Character-driven vs. joke-driven

From ‘The Hangover’ and the Age of the Jokeless Comedy:

All modern movie comedies can be divided roughly into two categories: character-driven and joke-driven. The first category includes movies like “Beverly Hills Cop, ” “Meet the Parents, ” “Manhattan” and “The Hangover”; the second includes movies like “Austin Powers, ” “Blazing Saddles, ” “Bananas” and “Airplane!” The primary distinction lies in their respective relationship to reality. In character-driven comedies, funny people say funny things and fall into funny situations, but it’s all contained within the realm of plausible realism; nothing absurd or unbelievable occurs. Joke-driven comedies, by contrast, start with the absurd and unbelievable and go from there. Their jokes burst the boundaries of realism; in fact, they’re often about bursting the boundaries of realism. Character-driven comedy is Meg Ryan loudly faking an orgasm in a deli and an old woman saying, “I’ll have what she’s having”; joke-driven comedy is a woman (in “Top Secret”) being asked to translate a conversation and saying, “I know a little German, ” then turning and waving at a midget in lederhosen.

Interesting idea. I first wondered if you can translate this to standup too. Like that great standup comedy is either character-driven/reality-based (Pryor, Birbigs, Patrice, Shillue) or joke-driven/absurdist (Hedberg, Demetri, Galifianakis, Steve Martin).

But that seems a bit too tidy to me. Especially since character-driven stuff still requires jokes in the mix. Also, punchlines often involve straining reality and heightening to absurdity. That's why they're surprising/funny.

Actually, it feels like a lot of great standup involves a hybrid of the two categories. Like how PFT starts off real and then voices a migrant laborer on "Impersonal." Or how Dangerfield is a defined character who tells reality bursting jokes about his parents/wife/doctor treating him like shit. Or how Bill Burr is a real dude who fantasizes about what it would be like to plow over 30 pedestrians in his car.


2 Comment(s)

Blogger Matteson said...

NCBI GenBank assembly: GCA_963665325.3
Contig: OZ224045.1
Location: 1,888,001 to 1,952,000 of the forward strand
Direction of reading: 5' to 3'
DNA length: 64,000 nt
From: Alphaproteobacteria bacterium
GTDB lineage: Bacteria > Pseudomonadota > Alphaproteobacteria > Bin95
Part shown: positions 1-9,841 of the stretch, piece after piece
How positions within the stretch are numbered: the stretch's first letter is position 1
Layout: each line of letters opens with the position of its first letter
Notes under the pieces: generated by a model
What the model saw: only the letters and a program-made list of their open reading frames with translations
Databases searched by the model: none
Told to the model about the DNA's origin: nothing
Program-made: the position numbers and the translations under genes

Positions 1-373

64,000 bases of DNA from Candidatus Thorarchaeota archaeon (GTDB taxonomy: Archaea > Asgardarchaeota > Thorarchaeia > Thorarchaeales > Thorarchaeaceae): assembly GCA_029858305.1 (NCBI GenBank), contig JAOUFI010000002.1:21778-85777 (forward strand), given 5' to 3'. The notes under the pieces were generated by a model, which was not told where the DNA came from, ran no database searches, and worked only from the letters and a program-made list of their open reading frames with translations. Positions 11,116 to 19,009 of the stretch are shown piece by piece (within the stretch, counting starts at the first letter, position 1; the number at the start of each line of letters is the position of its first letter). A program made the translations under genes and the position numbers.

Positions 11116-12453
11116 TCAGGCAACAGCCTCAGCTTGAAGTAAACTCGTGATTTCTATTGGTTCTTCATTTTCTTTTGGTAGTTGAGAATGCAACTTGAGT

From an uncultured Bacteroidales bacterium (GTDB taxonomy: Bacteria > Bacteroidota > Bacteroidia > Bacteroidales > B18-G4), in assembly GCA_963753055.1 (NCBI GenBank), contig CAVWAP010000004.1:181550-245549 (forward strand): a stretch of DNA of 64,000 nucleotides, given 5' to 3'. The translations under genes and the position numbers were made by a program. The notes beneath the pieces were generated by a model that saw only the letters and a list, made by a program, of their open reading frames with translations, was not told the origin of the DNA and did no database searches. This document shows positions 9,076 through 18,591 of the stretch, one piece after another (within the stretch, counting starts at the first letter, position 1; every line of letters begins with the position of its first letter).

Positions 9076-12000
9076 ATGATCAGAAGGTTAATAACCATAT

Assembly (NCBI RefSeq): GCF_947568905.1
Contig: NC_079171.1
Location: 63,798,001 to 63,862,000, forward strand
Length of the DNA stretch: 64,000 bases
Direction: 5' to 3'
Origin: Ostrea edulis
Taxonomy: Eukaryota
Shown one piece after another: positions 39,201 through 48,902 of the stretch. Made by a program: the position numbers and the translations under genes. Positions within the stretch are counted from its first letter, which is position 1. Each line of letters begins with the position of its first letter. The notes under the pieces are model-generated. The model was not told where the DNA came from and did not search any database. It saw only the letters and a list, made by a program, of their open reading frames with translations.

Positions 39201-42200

Great Link. I don't agree with all of the author's conclusions, but I found the article a great read. I was disappointed in the Hangover 2, and this article struck a cord b/c 20 min into the movie I thought to myself "I haven't laughed - has there even been an attempted joke yet?" To me the biggest problem with the film was how joyless it felt, which was the opposite of the first, which I think has a direct correlation to stand up. The first hangover was a low budget affair made b/c everyone involved thought it would be funny. The second was made b/c everyone knew they could make a TON of money. Kind of like the difference between writing a joke to pander to the audience and one you truly think is funny. The pander joke may even work, but people truly paying attention will see the joylessness of it.

6/8/11, 7:03 PM  
Blogger Abbi Crutchfield said...

"The pander joke may even work, but people truly paying attention will see the joylessness of it."

Well said!

I didnt' see the Hangover 2. I thought they were warning me with the gritty, unsmiling, pee-colored ad that it would not cater to my Julia Roberts Massengil needs. Then again Bridesmaids was marketed as a pink, zany buddy comedy, and it turned out to be a coming-of-age tale of sad bastard proportions. I liked it by the way.

There are character-driven comedies based in absurdity. See: Eddie Murphy films.

6/9/11, 11:05 AM